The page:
4. I think I spent approximately 236 hours on the radio this week, from the campus station at Fairfield University to my friends at KTAR in Phoenix, and I am spent. Finished. There's nothing else to say. Play the damn thing.
5. I think I saw a good example of who the Colts are Thursday at practice. The four captains went out to lead stretching and calisthenics -- Peyton Manning (offense), Gary Brackett (defense), and Adam Vinatieri and Melvin Bullitt (special teams). "Three undrafted free agents. And the first pick overall in the draft,'' said Colts PR czar Craig Kelley. Brackett (Rutgers), Vinatieri (South Dakota State) and Bullitt (Texas A&M) entered the league through the college free-agent door. Manning was the first pick in the '98 draft. It says much because the Colts have 19 undrafted free-agents on their team -- and they have a bunch of high-profile, highly drafted offensive players, led by Manning. The formula has worked like a charm, obviously.
6. I think I learned something interesting about Drew Brees that I never knew before this week. Standing with Chris Berman at Colts practice Thursday, he said, "Drew Brees went to Purdue. You know what his other college choice was?'' No idea, I said. "Brown,'' said Berman, the biggest Brown backer and one of its most famous alums in the free world. When Brees visited Brown, he told Berman his host on the recruiting visit was Sean Morey, the Super Bowl Cardinal from last year. As Brees told Berman, if he'd gone to Brown, he might be in politics right now. I've seen Brees in action, and I can tell you this: It won't be long before he is.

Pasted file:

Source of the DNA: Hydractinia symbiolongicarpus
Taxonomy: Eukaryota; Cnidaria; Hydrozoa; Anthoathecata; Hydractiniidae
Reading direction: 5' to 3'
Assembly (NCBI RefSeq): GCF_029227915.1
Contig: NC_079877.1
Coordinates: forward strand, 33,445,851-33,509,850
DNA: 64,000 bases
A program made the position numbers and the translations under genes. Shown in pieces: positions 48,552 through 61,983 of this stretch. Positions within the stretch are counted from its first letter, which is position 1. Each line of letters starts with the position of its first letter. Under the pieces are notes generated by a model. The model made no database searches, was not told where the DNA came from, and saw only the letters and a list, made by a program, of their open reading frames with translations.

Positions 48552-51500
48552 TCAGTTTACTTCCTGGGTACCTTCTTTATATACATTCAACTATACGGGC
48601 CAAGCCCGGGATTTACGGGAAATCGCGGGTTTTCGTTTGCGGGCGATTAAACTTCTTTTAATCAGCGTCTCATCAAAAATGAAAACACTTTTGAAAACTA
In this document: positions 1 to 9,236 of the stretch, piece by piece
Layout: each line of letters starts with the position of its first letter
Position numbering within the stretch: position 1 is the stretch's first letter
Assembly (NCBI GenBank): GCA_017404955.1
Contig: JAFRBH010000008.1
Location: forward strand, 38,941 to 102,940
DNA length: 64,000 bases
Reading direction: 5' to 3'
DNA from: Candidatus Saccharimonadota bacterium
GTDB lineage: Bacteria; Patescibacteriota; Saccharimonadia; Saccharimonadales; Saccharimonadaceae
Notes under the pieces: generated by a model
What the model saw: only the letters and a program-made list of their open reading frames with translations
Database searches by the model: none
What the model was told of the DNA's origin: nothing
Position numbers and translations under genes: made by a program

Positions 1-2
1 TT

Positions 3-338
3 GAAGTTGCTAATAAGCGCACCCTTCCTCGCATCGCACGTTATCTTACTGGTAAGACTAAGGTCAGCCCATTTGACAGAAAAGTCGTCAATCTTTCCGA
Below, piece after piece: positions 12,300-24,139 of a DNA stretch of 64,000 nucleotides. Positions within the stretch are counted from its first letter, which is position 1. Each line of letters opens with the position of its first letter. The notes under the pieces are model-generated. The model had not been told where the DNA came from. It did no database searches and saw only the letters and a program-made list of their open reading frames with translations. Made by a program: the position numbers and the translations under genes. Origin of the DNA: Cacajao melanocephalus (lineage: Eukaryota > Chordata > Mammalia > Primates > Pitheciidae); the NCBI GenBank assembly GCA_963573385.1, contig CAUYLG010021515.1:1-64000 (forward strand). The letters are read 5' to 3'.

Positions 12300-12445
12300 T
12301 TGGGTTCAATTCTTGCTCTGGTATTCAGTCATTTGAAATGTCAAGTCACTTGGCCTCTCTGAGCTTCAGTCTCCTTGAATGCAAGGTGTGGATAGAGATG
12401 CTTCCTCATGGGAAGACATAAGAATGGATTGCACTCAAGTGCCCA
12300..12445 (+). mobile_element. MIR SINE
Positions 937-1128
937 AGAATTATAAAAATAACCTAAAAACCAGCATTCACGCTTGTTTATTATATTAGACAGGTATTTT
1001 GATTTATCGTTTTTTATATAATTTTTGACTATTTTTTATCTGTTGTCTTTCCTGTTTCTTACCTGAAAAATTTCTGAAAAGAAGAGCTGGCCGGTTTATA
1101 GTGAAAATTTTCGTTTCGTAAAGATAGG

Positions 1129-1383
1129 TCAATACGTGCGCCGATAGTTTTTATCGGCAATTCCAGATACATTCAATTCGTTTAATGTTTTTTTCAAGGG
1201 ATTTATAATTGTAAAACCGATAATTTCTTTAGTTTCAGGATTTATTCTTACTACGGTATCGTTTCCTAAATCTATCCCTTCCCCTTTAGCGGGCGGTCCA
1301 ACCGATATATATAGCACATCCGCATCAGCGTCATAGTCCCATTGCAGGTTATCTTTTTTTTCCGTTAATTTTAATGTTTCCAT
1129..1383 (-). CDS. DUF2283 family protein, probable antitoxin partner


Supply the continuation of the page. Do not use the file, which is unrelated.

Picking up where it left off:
7. I think I'm going to warn you now: Beware the graphic photo in Monday's MMQB, when I show you the right knee of Conrad Dobler. Viewer discretion is advised. But the former Cardinal, once christened the dirtiest player in the NFL by none other than our little magazine, has a serious story to tell, and I'll give it to you in the column. Not to be a Debbie Downer or anything, but the retired players need to be heard.
8. I think there's no question the Saints watched the Week 8 Colts-Niners game to pick up some clues on how to play Indy's offense. I asked Ryan Lilja, the Colts guard, about that game, and he made me think that the Saint with the most impact on the Indianapolis offensive line could be the beefy Sedrick Ellis. That's because it was overpowering play in the middle of the 49ers line -- from tackle Isaac Sapoaga and Aubrayo Franklin mostly -- that plagued Indy much of the game. In the first three quarters, the Colts had 10 possessions; six ended in punts, and four in field goals. No TDs. "They played an odd front that we just couldn't solve,'' said Lilja. "The perfect formula to beat us is not let us run the ball and get after Peyton.''
9. I still think the stats that say it all about the forecast of this game is as follows: In the last three games Gregg Williams has coached against Manning, the quarterback has completed 71 percent of his passes, been sacked once, and been hit 10 times in 12 quarters. The Saints are going to have to do better than that.
10. I think there's one mystery left in the week -- what sort of video inspiration will Sean Payton provide his troops Saturday night? Read my NFC championship story in last weeks' SI and you'll see why I think such pregame hijinks might actually play a role in how fired up the Saints enter the game.